When you shouldn't use the term "Indian Summer"
Updated On: Oct 09 2013 08:19:27 AM EDT
Just about every time there's a warm day in the fall, you'll hear most people mention the term "Indian Summer."
The saying has a wide variety of meanings all over the world, but is normally associated with late-October to mid-November warmth in the northeast and Mid Atlantic states.
Most don't realize, to be considered an "Indian Summer," the weather conditions have to meet some specific criteria.
The National Weather Service defines "Indian Summer" as weather conditions that are sunny and clear with temperatures above 70°, following a sharp frost
Similarly, the American Meteorological Society says, at least one killing frost and preferably a substantial period of normally cool weather must precede this warm spell in order for it to be considered a true "Indian summer."
It does not occur every year, and in some years there may be two or three Indian summers.
WHERE THE TERM CAME FROM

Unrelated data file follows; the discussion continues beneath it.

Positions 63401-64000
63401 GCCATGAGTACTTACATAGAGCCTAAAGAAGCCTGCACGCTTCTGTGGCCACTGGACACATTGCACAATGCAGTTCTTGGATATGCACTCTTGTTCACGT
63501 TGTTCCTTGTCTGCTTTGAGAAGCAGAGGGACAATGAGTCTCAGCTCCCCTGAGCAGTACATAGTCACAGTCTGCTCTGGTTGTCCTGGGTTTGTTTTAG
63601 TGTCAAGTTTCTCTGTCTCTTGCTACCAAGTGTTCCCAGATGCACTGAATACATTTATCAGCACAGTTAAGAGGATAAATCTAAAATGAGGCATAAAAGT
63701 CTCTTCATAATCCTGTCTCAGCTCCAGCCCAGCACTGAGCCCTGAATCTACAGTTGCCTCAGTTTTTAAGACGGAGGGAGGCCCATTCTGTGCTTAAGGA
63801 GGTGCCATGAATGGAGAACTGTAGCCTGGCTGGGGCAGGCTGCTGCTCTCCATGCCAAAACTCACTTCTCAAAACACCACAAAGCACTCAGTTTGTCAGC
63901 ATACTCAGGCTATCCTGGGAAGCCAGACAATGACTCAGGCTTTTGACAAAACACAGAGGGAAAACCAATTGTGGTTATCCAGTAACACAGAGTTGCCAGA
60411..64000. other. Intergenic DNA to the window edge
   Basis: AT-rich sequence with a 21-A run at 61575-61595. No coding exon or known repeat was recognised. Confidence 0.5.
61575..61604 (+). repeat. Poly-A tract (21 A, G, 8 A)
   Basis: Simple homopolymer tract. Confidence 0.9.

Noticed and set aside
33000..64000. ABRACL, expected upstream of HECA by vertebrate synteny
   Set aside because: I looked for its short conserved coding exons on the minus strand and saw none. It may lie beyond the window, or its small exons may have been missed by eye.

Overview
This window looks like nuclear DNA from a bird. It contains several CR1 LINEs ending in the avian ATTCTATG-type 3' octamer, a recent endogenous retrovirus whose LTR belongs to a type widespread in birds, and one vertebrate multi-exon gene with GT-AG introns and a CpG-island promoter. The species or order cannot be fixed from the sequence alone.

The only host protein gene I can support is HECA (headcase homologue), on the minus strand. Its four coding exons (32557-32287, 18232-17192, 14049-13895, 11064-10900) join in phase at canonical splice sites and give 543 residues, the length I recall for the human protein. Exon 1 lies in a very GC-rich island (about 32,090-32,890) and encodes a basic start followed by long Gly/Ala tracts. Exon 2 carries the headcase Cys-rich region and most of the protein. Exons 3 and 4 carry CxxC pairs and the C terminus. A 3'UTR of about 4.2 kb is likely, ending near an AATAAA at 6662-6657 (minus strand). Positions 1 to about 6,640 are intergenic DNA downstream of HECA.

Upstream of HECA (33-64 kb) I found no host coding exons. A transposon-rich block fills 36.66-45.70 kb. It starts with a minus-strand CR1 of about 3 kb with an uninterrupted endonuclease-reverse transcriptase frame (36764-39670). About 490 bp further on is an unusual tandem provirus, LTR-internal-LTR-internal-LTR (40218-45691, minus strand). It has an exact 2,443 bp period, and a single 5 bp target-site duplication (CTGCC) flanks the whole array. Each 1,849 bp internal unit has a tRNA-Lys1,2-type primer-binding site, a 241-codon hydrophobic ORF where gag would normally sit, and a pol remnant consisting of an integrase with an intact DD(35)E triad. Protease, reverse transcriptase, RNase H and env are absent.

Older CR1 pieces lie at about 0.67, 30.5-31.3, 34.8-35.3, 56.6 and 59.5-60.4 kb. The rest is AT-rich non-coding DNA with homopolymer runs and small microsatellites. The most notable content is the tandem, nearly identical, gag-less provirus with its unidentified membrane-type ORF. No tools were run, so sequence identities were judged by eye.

According to the Old Farmer's Almanac, the most probable origin of the term goes back to the very early settlers in New England. Each year they would welcome the arrival of a cold wintry weather in late October when they could leave their stockades unarmed.
But then came a time when it would suddenly turn warm again, and the Native Americans would decide to have one more attack on the settlers. The settlers called this warm spell, an "Indian summer."
The American Meteorological Society has a different thinking on the origin.
The AMS glossary says, "It dates back at least to 1778, but its origin is not certain; the most probable suggestions relate it to the way that the American Indians availed themselves of this extra opportunity to increase their winter stores. The comparable period in Europe is termed the Old Wives' summer, and, poetically, may be referred to as halcyon days."
In England, dependent upon dates of occurrence, such a period may be called St. Martin's summer, St. Luke's summer, and formerly All-hallown summer.